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2012 began with great expectations for the tech sector. The long-awaited Facebook IPO was set for May and two other hot startups ...
- Zynga and Groupon - had just gone public. The tech eco-system seemed to be ticking along nicely, with fresh ideas going in one side and tremendous value coming out the other.
Tags:The 2012 Stumbles of Tech's New Class,facebook stocks,Groupon Stocks,reuters,brian wong,david kirkpatrick,Eric Wahlforss,kiip founder,mg siegler,SoundCloud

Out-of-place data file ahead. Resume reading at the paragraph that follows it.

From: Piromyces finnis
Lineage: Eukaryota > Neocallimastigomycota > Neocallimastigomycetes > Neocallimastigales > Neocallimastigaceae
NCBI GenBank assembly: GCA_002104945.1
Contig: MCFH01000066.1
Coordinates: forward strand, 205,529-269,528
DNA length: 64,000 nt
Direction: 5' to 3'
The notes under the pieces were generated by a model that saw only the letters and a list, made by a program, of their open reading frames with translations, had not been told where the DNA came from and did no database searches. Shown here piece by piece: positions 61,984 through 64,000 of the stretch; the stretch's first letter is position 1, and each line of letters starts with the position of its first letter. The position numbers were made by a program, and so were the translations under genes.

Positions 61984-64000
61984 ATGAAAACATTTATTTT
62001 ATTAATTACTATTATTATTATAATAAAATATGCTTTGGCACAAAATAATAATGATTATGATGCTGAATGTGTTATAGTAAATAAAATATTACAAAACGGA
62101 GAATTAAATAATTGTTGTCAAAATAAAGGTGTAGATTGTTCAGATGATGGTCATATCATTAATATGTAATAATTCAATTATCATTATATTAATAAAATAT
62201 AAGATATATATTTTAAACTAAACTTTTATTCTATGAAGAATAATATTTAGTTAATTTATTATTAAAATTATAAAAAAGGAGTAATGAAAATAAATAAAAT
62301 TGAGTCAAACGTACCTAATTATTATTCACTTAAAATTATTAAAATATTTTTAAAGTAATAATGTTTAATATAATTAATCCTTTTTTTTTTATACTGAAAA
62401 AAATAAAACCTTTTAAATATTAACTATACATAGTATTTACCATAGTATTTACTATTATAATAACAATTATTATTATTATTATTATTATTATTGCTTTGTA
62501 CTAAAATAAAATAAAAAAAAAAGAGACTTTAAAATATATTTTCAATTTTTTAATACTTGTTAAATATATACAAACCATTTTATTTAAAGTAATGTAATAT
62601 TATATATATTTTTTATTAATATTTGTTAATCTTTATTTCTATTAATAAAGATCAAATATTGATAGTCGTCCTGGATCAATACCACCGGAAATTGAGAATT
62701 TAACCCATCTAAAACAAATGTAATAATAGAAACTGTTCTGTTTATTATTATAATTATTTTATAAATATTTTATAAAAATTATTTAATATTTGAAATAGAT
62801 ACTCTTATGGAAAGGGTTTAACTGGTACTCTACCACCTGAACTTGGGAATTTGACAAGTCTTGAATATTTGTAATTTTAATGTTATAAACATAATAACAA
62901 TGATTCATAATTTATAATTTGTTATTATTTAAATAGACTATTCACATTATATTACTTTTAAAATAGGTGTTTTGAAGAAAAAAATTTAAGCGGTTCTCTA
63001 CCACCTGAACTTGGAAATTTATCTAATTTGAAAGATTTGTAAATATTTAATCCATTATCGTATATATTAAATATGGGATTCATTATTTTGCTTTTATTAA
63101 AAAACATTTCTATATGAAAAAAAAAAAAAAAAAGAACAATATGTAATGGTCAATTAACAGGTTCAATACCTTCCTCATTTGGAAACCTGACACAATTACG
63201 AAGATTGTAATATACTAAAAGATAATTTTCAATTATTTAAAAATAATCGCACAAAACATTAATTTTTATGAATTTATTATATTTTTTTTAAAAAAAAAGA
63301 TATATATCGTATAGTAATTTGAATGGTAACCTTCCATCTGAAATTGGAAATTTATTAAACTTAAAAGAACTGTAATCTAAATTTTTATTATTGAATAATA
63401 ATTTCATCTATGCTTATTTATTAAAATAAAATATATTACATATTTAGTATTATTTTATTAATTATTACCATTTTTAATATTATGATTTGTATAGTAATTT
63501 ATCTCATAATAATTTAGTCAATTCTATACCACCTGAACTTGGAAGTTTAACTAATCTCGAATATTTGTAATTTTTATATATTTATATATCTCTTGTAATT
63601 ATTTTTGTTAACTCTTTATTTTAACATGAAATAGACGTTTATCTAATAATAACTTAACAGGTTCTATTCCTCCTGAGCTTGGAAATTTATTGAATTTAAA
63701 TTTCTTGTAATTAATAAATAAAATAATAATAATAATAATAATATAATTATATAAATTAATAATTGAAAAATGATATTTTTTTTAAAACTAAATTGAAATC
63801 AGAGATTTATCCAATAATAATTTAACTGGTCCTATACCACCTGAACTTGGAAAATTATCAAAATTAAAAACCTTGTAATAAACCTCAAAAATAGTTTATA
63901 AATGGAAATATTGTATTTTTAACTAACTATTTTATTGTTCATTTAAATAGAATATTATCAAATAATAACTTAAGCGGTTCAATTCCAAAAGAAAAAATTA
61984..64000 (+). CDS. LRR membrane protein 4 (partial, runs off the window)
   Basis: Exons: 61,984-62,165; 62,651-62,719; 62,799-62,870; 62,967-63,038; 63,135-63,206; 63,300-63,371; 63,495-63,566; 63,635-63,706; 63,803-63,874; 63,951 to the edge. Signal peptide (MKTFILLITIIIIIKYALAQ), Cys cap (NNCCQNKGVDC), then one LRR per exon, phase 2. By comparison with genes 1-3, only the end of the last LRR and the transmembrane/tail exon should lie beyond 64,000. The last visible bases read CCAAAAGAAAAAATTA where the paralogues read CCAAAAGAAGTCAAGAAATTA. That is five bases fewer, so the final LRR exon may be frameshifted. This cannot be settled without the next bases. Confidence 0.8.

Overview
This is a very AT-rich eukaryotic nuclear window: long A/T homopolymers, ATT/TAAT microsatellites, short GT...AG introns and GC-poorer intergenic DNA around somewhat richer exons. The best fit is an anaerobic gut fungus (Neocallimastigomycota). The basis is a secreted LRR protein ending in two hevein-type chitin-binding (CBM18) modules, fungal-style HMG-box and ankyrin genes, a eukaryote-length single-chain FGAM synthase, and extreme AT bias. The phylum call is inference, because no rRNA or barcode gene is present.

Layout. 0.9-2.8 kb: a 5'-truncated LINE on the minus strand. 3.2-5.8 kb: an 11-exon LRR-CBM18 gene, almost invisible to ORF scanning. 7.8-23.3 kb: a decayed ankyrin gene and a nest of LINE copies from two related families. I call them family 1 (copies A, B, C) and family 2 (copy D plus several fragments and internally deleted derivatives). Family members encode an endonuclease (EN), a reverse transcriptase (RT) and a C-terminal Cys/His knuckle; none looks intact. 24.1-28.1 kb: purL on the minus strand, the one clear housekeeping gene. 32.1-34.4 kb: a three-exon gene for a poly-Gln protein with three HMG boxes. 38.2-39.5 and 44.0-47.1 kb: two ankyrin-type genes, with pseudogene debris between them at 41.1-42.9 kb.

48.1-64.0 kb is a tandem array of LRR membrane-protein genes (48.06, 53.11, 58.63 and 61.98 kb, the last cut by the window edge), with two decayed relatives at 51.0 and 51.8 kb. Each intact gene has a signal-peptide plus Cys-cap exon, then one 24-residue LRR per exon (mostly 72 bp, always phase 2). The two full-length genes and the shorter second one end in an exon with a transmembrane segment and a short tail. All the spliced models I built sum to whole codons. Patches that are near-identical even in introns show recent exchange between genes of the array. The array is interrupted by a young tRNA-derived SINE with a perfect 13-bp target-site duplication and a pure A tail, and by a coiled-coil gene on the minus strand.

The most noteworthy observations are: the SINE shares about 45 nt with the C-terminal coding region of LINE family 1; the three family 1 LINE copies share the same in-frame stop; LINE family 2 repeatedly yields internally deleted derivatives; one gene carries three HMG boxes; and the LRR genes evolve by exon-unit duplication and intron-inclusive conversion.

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2012 began with great expectations for the tech sector. The long-awaited Facebook IPO was set for May and two other hot startups - Zynga and Groupon - had just gone public. The tech eco-system seemed to be ticking along nicely, with fresh ideas going in one side and tremendous value coming out the other. Well, as the year comes to a close, the picture looks much different. Enthusiasm has waned, along with those stock prices. Facebook, which listed at 38 dollars per share, valuing the company at over 100 billion dollars saw an initial spike before starting to fall back. It hit a low point of 17.55 on September 4 but has regained about half of that lost ground in subsequent months. Shares in the social gaming company Zynga, which listed at 10 dollars per last December are hovering around a quarter of that value. The daily deals site Groupon - once hailed as the fastest growing company in history - has also seen a steep decline from its IPO in November 2011. Speaking to Reuters TV at the recent LeWeb technology conference in Paris, David Kirkpatrick, author of The Facebook Effect which charts the social network's rapid rise says it would wrong to write it off. SOUNDBITE:David Kirkpatrick, Techonomy Founder, saying (English): "First of all, I absolutely reject the notion that Facebook, Groupon and Zynga are a common situation. Groupon and Zynga are companies that are currently imploding because they were basically one trick ponies that couldn't sustain that probably could have been perceived to be unsustainable from the very beginning. Facebook is a platform company that has tremendous long-term prospects. It may or may not fulfill all of its opportunities, but it still has tremendously positive potential." Still, the stock performance of these three much-hyped companies does raise questions about how value can be accurately assessed and ascribed in the digital age... It's a question we brought up with investors and entrepreneurs at the Dublin F.ounders conference in October. SOUNDBITE:Brian Wong, Kiip Founder, saying (English): "Yeah I think Wall Street has very different perceptions of the tech ecosystem than the people who are in it." SOUNDBITE:MG Siegler, CrunchFund saying (English): "There's a big emphasis now, you're seeing these days with early stage companies on revenue first. Rather than worrying about that down the road." SOUNDBITE:Eric Wahlforss, SoundCloud Founder, saying (English): "It sets the macro tone in the industry when there are these big companies struggling. You start questioning whether that's a viable option to go to an IPO." SOUNDBITE:David Kirkpatrick, Techonomy Founder, saying (English): "The entire economy continues to be transformed by Internet companies and if you don't see that. If you don't recognize the pace at which society and business is changing you're going to miss gigantic opportunities as an investor, as an individual, as a business leader, whatever." So if Facebook does not become the next Google, as many investors had clearly hoped, what will that mean for the newer breed of companies looking to go public?